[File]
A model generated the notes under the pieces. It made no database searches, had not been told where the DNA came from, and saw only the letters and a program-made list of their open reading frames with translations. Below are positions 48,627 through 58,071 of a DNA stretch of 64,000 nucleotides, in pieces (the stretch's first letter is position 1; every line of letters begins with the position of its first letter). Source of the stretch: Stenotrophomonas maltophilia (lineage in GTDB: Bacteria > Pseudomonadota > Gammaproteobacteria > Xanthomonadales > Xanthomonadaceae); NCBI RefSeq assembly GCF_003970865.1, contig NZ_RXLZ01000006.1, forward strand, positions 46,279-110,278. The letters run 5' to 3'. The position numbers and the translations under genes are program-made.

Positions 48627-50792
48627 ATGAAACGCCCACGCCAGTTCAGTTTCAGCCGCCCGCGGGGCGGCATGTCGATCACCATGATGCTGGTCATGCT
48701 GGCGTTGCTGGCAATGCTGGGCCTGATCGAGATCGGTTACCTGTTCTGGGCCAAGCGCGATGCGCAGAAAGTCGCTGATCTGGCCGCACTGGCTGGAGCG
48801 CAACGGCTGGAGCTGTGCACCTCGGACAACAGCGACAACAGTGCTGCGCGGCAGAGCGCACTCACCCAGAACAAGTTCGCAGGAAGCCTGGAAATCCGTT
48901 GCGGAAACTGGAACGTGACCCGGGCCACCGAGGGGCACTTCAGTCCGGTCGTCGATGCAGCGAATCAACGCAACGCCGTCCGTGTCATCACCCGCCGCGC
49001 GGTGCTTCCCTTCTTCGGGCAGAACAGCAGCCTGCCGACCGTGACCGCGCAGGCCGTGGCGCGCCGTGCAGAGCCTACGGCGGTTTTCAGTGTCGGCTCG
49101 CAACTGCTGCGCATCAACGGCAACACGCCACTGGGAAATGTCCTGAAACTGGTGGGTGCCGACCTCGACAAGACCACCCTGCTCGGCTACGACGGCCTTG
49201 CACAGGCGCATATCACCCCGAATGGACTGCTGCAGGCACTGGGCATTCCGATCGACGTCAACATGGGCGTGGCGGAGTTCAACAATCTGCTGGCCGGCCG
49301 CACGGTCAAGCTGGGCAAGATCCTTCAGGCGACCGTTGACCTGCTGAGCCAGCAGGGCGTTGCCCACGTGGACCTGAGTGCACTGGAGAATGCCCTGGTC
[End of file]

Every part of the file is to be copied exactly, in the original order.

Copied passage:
A model generated the notes under the pieces. It made no database searches, had not been told where the DNA came from, and saw only the letters and a program-made list of their open reading frames with translations. Below are positions 48,627 through 58,071 of a DNA stretch of 64,000 nucleotides, in pieces (the stretch's first letter is position 1; every line of letters begins with the position of its first letter). Source of the stretch: Stenotrophomonas maltophilia (lineage in GTDB: Bacteria > Pseudomonadota > Gammaproteobacteria > Xanthomonadales > Xanthomonadaceae); NCBI RefSeq assembly GCF_003970865.1, contig NZ_RXLZ01000006.1, forward strand, positions 46,279-110,278. The letters run 5' to 3'. The position numbers and the translations under genes are program-made.

Positions 48627-50792
48627 ATGAAACGCCCACGCCAGTTCAGTTTCAGCCGCCCGCGGGGCGGCATGTCGATCACCATGATGCTGGTCATGCT
48701 GGCGTTGCTGGCAATGCTGGGCCTGATCGAGATCGGTTACCTGTTCTGGGCCAAGCGCGATGCGCAGAAAGTCGCTGATCTGGCCGCACTGGCTGGAGCG
48801 CAACGGCTGGAGCTGTGCACCTCGGACAACAGCGACAACAGTGCTGCGCGGCAGAGCGCACTCACCCAGAACAAGTTCGCAGGAAGCCTGGAAATCCGTT
48901 GCGGAAACTGGAACGTGACCCGGGCCACCGAGGGGCACTTCAGTCCGGTCGTCGATGCAGCGAATCAACGCAACGCCGTCCGTGTCATCACCCGCCGCGC
49001 GGTGCTTCCCTTCTTCGGGCAGAACAGCAGCCTGCCGACCGTGACCGCGCAGGCCGTGGCGCGCCGTGCAGAGCCTACGGCGGTTTTCAGTGTCGGCTCG
49101 CAACTGCTGCGCATCAACGGCAACACGCCACTGGGAAATGTCCTGAAACTGGTGGGTGCCGACCTCGACAAGACCACCCTGCTCGGCTACGACGGCCTTG
49201 CACAGGCGCATATCACCCCGAATGGACTGCTGCAGGCACTGGGCATTCCGATCGACGTCAACATGGGCGTGGCGGAGTTCAACAATCTGCTGGCCGGCCG
49301 CACGGTCAAGCTGGGCAAGATCCTTCAGGCGACCGTTGACCTGCTGAGCCAGCAGGGCGTTGCCCACGTGGACCTGAGTGCACTGGAGAATGCCCTGGTC